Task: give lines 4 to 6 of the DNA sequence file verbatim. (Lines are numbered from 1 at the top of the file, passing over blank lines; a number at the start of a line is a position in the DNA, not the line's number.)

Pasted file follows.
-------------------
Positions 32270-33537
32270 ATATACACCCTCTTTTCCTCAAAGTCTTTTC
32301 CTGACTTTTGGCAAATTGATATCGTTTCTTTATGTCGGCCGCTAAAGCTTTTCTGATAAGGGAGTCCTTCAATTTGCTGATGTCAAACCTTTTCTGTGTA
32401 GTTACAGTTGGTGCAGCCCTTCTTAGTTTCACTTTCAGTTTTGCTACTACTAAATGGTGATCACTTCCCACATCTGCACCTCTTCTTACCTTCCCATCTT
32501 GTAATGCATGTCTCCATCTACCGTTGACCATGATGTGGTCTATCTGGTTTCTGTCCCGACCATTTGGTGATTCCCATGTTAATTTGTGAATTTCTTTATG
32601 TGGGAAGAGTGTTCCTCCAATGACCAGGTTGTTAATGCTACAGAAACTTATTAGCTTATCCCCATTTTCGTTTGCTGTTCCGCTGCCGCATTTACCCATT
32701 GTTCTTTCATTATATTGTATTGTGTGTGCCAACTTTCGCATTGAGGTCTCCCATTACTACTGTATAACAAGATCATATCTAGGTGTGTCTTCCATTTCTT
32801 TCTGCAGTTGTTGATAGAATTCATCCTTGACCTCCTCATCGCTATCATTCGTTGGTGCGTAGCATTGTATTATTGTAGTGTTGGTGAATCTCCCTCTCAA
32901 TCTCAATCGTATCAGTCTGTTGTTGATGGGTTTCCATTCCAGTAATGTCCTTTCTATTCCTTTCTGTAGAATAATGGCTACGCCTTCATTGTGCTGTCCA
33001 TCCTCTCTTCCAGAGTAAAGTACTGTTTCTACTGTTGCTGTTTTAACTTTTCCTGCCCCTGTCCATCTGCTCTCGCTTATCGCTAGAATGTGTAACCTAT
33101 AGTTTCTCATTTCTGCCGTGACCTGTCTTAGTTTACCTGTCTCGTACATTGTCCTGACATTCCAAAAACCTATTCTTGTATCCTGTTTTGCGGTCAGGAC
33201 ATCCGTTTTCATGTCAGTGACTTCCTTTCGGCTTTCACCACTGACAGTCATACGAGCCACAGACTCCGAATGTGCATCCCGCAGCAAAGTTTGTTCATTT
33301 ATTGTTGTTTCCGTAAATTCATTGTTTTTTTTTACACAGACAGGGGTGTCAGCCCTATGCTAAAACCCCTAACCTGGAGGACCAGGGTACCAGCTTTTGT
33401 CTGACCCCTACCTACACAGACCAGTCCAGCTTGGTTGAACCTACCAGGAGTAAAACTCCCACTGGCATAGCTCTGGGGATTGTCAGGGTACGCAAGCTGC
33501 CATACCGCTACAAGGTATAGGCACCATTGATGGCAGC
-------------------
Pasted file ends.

32401 GTTACAGTTGGTGCAGCCCTTCTTAGTTTCACTTTCAGTTTTGCTACTACTAAATGGTGATCACTTCCCACATCTGCACCTCTTCTTACCTTCCCATCTT
32501 GTAATGCATGTCTCCATCTACCGTTGACCATGATGTGGTCTATCTGGTTTCTGTCCCGACCATTTGGTGATTCCCATGTTAATTTGTGAATTTCTTTATG
32601 TGGGAAGAGTGTTCCTCCAATGACCAGGTTGTTAATGCTACAGAAACTTATTAGCTTATCCCCATTTTCGTTTGCTGTTCCGCTGCCGCATTTACCCATT